To allow focus, create your key product team metrics and (automatically) share those periodically by email to keep customer impact on top of mind.
4. Enable access to market insights
In case there’s not one already, you can create a Slack channel (company-wide is even better) for everyone to share market insights. In case the channel gets noisy, start curating it and sending highlights by email.
5. Enable direct access to customers
Your team doesn’t need to be on every customer call but they can certainly join a few. Consider inviting the engineers or designers that built an MVP or a mockup to shadow customer calls where you’ll seek feedback on those — to get feedback directly from customers does make a difference!
Alternatively, your team can take over customer support for a few hours every once in a while to answer and deal with customer messages directly.
If that’s not possible, start by sharing insights you get from calls on the cadence you get them and keep a conversational approach to invite questions (e.g. use 2 min of the daily standup) — don’t wait to figure it all out before sharing. Got a relevant research insight by email? Forward it to your team, the worst that can happen is for them to skip it.
While doing it, be aware of your natural biases — insights that support your product vision create a nice vibe but are most likely a filtered version of reality.
Finally, while summarizing a message may save the receiver time, it may also jeopardize the message so quotes are better than your opinions, and joining a call is better than quotes — only you and your team can agree on the right format to keep getting customer insights consistently.
6. Enable them to make and influence decisions
This may sound obvious but it’s key that the team has multiple examples of when their context was actionable to either make or actively contribute to a decision — it’s nonsense if you make all this effort but continue making all the decisions alone.
Keep asking your team what they’re missing or getting too much of — you also don’t want the context to be overwhelming or a source of anxiety.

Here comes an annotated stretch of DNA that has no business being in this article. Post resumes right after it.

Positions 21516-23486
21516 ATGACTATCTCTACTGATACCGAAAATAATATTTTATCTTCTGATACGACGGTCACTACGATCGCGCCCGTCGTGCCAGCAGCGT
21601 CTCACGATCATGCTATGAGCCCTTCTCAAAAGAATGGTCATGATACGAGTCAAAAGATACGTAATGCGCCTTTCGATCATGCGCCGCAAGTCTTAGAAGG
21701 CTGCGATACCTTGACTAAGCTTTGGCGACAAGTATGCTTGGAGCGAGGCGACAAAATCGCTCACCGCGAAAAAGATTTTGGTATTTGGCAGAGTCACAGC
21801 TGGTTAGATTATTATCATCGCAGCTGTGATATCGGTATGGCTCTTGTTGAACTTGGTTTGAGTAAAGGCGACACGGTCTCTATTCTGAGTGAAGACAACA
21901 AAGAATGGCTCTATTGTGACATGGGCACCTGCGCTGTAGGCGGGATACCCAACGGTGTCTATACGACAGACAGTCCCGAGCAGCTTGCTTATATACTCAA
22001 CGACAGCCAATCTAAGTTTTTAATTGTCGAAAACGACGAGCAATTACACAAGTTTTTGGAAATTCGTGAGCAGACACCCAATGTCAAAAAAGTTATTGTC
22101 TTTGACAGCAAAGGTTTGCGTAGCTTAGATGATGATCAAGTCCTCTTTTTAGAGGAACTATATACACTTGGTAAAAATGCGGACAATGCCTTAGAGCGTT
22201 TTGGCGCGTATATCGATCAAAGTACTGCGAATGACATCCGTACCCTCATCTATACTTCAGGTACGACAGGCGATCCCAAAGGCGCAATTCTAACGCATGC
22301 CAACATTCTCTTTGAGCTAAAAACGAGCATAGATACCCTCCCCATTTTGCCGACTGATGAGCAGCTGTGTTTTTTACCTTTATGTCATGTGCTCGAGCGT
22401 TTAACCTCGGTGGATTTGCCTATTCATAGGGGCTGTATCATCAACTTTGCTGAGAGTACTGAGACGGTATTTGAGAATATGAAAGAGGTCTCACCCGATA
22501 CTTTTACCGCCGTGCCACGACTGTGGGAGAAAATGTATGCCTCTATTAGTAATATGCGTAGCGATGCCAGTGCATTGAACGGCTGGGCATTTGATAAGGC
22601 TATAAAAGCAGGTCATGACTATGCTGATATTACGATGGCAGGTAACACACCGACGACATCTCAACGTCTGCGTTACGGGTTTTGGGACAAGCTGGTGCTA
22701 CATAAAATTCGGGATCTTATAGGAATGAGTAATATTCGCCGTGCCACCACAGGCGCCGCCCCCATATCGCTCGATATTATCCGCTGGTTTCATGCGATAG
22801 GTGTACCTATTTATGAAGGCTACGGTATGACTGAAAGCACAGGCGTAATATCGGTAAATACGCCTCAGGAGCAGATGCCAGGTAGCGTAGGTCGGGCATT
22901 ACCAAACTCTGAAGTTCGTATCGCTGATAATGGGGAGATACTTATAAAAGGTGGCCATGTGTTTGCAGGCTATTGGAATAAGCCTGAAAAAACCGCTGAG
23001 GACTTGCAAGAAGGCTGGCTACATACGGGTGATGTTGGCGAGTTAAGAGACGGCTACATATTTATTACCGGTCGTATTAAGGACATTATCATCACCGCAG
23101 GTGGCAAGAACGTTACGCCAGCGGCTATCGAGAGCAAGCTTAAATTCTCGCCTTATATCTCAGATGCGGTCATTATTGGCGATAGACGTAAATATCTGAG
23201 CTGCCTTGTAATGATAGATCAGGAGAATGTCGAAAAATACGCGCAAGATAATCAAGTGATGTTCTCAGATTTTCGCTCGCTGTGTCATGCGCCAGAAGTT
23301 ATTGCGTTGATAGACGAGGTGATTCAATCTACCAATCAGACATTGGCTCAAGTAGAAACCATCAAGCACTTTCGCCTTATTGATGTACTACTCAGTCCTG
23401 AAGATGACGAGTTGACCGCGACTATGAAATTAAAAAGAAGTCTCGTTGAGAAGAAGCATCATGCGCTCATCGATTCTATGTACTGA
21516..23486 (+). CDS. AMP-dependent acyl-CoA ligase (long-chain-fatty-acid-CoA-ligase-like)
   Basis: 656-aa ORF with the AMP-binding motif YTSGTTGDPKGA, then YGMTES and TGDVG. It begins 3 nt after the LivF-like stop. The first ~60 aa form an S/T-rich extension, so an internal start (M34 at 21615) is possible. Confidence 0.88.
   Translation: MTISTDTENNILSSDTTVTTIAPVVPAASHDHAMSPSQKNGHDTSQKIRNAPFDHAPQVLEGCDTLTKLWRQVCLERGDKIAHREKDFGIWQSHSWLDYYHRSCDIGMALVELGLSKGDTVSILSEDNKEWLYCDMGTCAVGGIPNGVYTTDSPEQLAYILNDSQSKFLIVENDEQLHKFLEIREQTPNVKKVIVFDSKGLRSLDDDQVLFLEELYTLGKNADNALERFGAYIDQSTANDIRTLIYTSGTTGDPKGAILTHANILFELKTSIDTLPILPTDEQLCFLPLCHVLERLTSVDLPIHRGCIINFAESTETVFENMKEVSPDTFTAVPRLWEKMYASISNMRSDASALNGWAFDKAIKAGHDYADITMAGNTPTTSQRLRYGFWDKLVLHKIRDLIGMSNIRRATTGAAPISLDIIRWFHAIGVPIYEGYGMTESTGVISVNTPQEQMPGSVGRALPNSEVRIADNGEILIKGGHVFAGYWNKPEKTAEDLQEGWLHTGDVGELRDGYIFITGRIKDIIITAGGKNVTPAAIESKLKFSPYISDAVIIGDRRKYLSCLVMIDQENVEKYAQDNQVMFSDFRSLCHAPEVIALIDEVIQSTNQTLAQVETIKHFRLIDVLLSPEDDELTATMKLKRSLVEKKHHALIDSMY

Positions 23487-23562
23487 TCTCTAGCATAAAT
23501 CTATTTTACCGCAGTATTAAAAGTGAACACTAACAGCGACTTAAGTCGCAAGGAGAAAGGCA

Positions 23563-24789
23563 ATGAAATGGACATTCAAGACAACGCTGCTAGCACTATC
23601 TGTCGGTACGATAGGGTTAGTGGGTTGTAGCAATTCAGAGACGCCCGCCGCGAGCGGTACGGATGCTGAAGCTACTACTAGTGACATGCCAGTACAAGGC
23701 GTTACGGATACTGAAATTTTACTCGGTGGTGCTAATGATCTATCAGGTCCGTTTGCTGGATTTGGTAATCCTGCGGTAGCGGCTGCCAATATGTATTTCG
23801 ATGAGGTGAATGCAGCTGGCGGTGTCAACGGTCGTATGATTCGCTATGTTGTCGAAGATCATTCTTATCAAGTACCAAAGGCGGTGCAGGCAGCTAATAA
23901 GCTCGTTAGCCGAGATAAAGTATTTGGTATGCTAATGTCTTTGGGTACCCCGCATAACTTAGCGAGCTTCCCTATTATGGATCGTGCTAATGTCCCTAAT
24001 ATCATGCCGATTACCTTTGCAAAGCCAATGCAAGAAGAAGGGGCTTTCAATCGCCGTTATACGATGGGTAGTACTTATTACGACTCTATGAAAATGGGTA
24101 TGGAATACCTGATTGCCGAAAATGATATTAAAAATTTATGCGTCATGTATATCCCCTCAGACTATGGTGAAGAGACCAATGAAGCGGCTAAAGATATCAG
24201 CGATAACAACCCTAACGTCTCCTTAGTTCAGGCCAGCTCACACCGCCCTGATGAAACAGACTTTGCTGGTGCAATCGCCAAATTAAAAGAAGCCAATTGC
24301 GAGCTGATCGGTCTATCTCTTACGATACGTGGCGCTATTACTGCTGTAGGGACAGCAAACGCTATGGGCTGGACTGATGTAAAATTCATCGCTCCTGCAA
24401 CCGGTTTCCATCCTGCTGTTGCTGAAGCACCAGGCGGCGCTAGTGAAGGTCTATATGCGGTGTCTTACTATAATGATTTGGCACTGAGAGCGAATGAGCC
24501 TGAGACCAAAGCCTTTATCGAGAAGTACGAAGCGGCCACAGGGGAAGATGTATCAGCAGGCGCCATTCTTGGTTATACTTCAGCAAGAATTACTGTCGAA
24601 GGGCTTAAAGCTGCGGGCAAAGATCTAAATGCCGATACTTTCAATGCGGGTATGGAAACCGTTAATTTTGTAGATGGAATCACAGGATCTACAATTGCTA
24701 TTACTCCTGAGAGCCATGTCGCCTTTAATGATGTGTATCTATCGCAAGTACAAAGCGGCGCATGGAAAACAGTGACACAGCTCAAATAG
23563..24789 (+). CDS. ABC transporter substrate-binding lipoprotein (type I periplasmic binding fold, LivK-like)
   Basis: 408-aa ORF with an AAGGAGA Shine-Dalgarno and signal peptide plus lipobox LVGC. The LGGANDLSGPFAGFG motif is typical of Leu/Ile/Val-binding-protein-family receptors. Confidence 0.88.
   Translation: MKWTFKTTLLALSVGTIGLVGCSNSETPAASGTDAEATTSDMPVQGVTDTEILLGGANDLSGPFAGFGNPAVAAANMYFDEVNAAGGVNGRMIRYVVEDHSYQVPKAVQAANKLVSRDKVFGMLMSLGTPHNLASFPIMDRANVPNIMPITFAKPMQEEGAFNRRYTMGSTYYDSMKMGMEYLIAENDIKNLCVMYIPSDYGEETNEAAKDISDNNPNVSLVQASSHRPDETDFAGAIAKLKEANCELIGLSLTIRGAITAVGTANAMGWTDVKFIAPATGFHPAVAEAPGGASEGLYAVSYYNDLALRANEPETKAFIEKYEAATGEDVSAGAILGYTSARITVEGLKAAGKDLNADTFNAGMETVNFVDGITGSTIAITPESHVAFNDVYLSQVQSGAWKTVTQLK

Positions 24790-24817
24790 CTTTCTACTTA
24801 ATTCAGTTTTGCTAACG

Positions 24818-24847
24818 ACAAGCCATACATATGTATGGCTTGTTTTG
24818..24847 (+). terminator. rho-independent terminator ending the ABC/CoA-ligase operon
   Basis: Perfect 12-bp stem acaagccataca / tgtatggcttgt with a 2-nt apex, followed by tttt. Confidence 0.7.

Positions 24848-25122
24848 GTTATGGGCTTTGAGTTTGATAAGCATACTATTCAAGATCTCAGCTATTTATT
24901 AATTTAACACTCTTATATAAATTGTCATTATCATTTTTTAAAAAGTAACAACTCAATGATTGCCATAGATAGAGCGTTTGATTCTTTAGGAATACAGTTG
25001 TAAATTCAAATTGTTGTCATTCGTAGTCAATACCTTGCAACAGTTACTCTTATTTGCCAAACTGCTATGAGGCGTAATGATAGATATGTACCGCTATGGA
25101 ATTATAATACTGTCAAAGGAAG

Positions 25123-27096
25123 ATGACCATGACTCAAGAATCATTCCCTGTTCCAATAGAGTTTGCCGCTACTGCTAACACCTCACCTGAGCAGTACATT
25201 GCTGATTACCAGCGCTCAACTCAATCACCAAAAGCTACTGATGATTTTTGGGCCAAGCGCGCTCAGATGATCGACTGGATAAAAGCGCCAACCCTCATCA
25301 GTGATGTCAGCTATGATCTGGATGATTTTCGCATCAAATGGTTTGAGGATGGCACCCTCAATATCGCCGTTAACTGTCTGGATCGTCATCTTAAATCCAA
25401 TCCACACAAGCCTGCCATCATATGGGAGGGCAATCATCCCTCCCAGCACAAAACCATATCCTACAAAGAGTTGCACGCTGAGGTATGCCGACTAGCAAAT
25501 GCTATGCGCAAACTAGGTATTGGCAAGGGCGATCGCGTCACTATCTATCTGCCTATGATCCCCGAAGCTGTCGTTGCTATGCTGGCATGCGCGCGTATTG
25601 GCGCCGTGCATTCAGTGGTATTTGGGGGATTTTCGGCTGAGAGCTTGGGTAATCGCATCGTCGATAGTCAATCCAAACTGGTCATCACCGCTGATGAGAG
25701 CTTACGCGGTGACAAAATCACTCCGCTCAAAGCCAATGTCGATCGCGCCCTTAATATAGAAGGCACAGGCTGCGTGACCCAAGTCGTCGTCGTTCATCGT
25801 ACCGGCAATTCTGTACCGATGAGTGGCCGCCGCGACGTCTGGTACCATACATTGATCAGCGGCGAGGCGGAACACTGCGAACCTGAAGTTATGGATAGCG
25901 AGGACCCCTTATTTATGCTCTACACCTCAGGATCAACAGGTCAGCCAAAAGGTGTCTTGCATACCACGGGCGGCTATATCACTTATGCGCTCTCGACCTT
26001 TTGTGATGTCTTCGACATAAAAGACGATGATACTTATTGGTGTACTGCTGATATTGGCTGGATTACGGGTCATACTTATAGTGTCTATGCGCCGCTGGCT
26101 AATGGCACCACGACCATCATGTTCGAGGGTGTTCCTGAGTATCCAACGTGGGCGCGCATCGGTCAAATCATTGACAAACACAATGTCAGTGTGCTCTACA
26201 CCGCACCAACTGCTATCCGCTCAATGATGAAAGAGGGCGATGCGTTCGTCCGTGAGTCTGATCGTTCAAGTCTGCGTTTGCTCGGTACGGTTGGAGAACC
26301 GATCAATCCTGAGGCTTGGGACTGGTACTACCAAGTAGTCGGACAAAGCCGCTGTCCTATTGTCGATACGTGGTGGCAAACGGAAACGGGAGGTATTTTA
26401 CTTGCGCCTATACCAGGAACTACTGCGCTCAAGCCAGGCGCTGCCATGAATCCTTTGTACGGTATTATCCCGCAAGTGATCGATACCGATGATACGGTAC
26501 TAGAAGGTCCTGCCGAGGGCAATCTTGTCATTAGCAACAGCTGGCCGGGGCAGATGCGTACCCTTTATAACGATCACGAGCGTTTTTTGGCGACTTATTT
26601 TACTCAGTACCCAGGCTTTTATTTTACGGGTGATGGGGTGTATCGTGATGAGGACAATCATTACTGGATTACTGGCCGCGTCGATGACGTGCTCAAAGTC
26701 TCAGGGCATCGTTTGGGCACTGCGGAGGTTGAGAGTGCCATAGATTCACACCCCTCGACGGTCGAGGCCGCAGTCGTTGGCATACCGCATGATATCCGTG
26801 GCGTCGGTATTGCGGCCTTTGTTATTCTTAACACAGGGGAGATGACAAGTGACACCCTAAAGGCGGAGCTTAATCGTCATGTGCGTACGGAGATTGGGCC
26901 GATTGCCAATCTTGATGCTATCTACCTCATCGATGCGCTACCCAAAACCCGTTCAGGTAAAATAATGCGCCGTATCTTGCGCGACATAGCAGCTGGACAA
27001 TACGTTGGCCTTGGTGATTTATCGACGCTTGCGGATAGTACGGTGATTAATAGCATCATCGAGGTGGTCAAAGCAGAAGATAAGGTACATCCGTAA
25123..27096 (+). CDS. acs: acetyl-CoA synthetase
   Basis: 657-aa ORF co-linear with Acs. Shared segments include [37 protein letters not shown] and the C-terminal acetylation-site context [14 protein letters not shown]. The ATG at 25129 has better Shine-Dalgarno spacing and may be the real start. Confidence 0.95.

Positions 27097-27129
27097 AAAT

Early signs of impact
Here are a few things you may start experiencing when you keep sharing context:
- You put more thought into your prioritization process as your team is now more likely to challenge it
- You spend less time creating documentation and on tactical problems as communication is more effective within the team
- You have more time to think strategically and long-term
- Your team starts suggesting great ideas you have never thought about due to their unique expertise and background combined with the acquired context
- Your team finds out opportunities while digging into the data themselves
- Your team takes specific customer feedback too serious and is really keen to solve it (even if in the wider context it is not the most important thing to solve)
- Your team answers an external question with confidence on why we are building X and uses customer or market insights to support it
- Your team starts filtering customer problems not worth solving informed by the product strategy and company goals (and understand the strategy and goals usefulness a bit better)
- Your team makes more informed technical or usability trade-offs and shares them with the team, emulating the sharing behavior
- Your team motivation is up as they had a say into what they will work on
Ultimately, shared context is the key to enable your team to make better decisions throughout the day and ship more impactful products, faster.
Which context-enhancing process do you recommend other product teams to try?